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  • Chromium OS vs. Tiny Core Linux
Technology Articles > Software > Network & Internet > Chromium OS vs. Tiny Core Linux

Chromium OS is the open source project created by Google that Google OS is based off of. Google OS is basically a web browser baked in to an incredibly pared down version of Linux. The goal is to create an operating system that takes 10 seconds to boot, rather than 10 minutes, like so many sluggishly slow computers running Windows XP, Windows Vista, Windows 7 and even OS X. Chrome OS does away with everything that’s not essential to the web browsing experience so you can get booted and get connected and surfing fast.

It’s a great concept. But it sounds a bit familiar...

You may or may not heard of a project called {{http://distro.ibiblio.org/tinycorelinux/welcome.html|Tiny Core Linux}}. Tiny Core Linux is a minimalist distribution of Linux 2.6 that strips away all of the non-essential drivers, apps, processes and services so you can boot in fast. In fact, there are some reports saying that Tiny Core Linux can boot in as little as 5 seconds. And unlike a terminal or command line server-based distribution, Tiny Core Linux actually boots into a graphical desktop interface. From there, you can install any programs that you need--including, say, a web browser such as Chromium.

So, what’s the benefit of running a build of Chromium OS over something like Tiny Core Linux? For the most part, it’s user-friendliness. Tiny Core Linux is extremely bare bones, and that includes support for wireless networking devices (though it does work out of the box for wired connections). Chrome OS, on the other hand, comes with a wireless network manager built-in and gets you right to your Chrome new tab screen, where most users will know exactly what to do.

But there’s a trade off with that.

With Chromium OS, the web browser is the operating system. The idea is that instead of installing applications Open Office or Pidgin or Amarok or Fspot, you’d use Google Docs, or Gchat or Google Music or Picasa Web and Picnick. The latter list of applications, as you may know, are contained completely within the browser. All of the data, processing and other heavy lifting is done server-side. The makers of Chromium OS are so confident that you won’t need anything beyond what the world of web apps offers you that they don’t even allow you to install local applications. The closest thing you can get are extensions for the browser, which are more like plug-ins than full-fledged applications. The downside of this, of course, is that if you don’t have an Internet connection, then you don’t have any apps (though Google is slowly adding offline support for popular web apps),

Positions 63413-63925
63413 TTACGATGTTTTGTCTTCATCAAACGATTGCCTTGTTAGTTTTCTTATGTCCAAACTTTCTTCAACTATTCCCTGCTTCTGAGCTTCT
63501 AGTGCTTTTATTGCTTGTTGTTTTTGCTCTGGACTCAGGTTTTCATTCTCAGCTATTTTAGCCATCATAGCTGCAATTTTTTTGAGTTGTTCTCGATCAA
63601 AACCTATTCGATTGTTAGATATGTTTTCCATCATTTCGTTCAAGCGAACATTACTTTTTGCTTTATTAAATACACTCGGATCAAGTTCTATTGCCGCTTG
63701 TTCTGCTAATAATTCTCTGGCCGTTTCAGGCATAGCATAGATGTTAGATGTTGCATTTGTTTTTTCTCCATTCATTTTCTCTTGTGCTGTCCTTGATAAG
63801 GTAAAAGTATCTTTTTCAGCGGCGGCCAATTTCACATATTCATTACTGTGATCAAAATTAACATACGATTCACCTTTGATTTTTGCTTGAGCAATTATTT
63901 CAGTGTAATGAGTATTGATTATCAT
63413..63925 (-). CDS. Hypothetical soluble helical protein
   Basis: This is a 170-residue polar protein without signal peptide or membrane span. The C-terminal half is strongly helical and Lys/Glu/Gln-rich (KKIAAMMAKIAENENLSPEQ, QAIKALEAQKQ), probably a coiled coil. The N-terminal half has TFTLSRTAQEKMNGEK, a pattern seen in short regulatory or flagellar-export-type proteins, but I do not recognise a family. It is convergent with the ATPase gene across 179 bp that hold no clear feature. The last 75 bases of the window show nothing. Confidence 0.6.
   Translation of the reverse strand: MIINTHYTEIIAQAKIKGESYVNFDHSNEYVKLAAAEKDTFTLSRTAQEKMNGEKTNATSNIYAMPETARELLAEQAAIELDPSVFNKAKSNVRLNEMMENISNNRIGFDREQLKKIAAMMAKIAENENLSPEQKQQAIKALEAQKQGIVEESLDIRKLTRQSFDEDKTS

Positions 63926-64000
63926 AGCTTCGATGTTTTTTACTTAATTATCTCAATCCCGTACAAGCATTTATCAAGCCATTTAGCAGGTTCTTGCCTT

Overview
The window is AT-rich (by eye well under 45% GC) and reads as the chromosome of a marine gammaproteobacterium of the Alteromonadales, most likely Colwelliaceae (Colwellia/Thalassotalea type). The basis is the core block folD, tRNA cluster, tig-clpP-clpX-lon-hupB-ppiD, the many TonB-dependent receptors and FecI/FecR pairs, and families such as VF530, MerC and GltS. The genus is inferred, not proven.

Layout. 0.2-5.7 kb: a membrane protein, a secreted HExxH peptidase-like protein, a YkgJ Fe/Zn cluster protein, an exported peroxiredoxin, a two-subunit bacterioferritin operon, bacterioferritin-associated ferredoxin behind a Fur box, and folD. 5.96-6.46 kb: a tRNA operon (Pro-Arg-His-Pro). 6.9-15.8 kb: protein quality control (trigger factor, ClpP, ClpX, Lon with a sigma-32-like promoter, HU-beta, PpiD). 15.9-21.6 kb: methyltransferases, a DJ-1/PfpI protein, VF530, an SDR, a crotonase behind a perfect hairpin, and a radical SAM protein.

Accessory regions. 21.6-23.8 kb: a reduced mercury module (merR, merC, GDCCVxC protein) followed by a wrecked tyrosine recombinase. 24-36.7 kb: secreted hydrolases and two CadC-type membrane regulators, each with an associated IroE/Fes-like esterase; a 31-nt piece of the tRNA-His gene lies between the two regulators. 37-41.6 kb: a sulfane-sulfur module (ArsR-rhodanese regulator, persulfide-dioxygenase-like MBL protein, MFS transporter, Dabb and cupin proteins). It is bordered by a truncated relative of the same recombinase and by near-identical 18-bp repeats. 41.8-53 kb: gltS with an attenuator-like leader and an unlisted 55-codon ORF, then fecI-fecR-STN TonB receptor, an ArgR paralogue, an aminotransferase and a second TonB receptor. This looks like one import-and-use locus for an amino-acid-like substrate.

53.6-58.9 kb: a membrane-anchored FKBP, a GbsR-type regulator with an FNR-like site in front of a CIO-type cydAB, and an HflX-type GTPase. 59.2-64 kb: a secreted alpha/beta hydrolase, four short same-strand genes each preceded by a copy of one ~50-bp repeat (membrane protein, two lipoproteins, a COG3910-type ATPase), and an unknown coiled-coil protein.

Tiny Core Linux, on the other hand, does let you install native applications, such as gEdit, Firefox, Chromium and any other Linux application you desire. This is handy for anyone who hasn’t completely uploaded their lifestyle to the cloud.

Other benefits of Tiny Core Linux revolve around its size. It is, as its name indicates, tiny. It can be as small as 10 MB, before installing applications, which is quite impressive compared to Chromium’s size of approximately 700 MB. It’s tiny footprint allows Tiny Core Linux to run straight from your RAM, meaning that A) you can remove your bootable media after you’re running Tiny Core Linux and B) you can remove all traces of your session activity when you’re done. This makes Tiny Core Linux the ultimate portable distribution of Linux.

That being said, Chromium OS is going to be more stable for more users. Tiny Core Linux’s weakness is hardware support, and that’s prety much what you can expect from an open source project supported by nothing but a few dedicated (yet talented) enthusiasts who work for free. Chrome OS has commercial interests behind it, so it’s obviously going to be more palatable to more markets than the fringe of geeky hacker types.